It seems to me that a selfie being taken in a group setting is a subtle sign that something else is ging on within the group like trust issues.
This is possible but I think that's over thinking it in most cases.

Quote:
It could also be seen as an obvious example of real world people being programmed.

Programmed? In what sense?

I think more social people want to project an image of social success and they take pictures of themselves with others in groups to create illustrations of that. Do you mean that kind of cultural program or more the "push, pop, mov" sort of thing?

Two links you might find interesting:
http://www.theatlantic.com/technology/a ... es/359556/

http://www.dailydot.com/lifestyle/photo ... stinction/



NowhereWoman
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26 Oct 2015, 3:17 pm

I don't think group pictures are anything new, really...even going back to the 80s or 70s, people used to get together in those little photo booths and take pictures...I think people want to make memories of the friends they've had and the times they've had. This is probably more true for young people overall.

I admit I'm kind of over the duck face and peace sign...but then again every generation has its "fall into lock-step and mimic" stuff...that's not really anything new either. It's sort of like a generational "identity" thing, I think.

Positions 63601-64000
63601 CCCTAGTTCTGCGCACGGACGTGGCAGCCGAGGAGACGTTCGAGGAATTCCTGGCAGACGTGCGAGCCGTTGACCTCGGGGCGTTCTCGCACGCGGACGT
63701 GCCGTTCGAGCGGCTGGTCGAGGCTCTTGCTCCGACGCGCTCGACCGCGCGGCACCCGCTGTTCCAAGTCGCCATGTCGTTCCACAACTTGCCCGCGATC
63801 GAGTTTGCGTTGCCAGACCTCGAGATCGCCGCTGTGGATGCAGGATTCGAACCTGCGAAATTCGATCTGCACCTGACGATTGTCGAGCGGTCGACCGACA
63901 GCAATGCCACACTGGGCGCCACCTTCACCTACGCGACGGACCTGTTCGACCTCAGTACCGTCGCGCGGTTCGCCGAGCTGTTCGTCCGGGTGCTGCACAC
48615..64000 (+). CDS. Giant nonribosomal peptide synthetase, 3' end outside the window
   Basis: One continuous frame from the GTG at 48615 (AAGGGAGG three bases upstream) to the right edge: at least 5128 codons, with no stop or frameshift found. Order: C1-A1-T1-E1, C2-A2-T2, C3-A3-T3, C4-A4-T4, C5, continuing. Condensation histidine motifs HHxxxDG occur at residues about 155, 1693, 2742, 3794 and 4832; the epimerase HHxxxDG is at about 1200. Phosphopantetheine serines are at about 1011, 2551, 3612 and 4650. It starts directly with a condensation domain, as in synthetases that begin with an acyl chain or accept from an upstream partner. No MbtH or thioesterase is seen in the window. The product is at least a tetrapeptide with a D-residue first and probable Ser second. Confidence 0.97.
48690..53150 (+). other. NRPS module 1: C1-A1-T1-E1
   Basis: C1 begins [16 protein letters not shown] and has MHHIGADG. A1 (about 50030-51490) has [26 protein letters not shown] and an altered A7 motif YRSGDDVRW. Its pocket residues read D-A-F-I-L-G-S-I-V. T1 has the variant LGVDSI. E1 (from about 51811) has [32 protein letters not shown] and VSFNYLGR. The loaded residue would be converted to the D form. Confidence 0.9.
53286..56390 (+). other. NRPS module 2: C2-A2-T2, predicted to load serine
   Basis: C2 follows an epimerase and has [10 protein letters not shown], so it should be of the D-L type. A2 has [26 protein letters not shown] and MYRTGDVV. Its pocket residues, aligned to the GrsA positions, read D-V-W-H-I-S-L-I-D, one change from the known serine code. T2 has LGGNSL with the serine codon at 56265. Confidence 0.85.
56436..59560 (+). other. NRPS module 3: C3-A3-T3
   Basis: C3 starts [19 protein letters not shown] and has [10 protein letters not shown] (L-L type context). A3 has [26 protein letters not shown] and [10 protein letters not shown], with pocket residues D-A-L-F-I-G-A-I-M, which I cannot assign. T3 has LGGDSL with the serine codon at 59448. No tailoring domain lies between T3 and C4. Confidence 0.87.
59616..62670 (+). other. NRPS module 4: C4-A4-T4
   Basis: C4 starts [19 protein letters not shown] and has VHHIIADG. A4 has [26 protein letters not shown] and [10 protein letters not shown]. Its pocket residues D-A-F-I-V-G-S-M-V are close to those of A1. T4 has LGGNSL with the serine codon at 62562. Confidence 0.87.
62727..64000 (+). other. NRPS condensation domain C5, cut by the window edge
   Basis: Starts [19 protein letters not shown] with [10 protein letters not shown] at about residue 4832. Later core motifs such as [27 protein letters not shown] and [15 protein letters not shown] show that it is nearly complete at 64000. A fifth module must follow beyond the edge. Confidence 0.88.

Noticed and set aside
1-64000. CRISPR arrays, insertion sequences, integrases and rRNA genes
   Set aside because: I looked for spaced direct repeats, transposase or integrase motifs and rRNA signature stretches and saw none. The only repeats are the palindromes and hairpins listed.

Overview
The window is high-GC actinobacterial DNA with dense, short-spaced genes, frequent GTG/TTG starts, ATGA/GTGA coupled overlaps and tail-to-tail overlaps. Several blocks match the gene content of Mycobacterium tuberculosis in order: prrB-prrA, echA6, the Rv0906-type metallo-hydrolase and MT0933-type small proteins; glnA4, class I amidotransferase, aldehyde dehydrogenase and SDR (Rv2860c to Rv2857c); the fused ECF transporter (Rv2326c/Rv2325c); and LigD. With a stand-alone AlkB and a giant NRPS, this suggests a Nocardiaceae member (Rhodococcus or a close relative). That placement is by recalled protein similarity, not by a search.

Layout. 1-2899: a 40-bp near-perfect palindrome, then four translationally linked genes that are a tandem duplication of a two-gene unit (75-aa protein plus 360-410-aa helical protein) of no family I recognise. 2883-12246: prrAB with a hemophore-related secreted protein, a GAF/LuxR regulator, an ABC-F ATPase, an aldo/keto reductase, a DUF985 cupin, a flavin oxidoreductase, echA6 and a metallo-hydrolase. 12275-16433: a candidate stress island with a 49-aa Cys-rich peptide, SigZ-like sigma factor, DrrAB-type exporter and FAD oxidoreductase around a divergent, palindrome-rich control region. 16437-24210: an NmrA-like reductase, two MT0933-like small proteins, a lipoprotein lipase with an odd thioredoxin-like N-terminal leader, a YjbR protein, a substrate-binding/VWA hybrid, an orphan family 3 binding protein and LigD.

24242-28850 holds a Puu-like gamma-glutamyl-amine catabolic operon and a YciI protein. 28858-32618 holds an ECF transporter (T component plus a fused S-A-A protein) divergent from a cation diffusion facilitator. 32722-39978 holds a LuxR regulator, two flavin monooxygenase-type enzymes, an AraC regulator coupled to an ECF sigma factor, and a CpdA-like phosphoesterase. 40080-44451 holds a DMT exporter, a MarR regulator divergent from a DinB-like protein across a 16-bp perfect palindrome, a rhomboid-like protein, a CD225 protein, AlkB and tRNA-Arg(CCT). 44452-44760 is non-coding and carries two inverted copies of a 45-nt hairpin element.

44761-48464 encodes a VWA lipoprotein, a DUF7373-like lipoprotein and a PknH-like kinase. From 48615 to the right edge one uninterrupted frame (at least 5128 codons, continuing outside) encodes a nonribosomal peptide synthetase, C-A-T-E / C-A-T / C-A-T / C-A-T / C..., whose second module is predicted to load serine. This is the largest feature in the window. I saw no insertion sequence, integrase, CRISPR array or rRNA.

heffe1981
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26 Oct 2015, 4:24 pm

Quote:
Programmed? In what sense?


One word diamonds. You will probably not take my word for it, so I copied this from BBC, and only edited it a little. The De Beers company was one of the pioneers of people programming. This programming has even been passed on to generation after generation, not to mention that it has gone global before globalization was even an idea. If this is not a clear case of programming then what would you call it?

De Beers article from http://www.bbc.com/news/magazine-27371208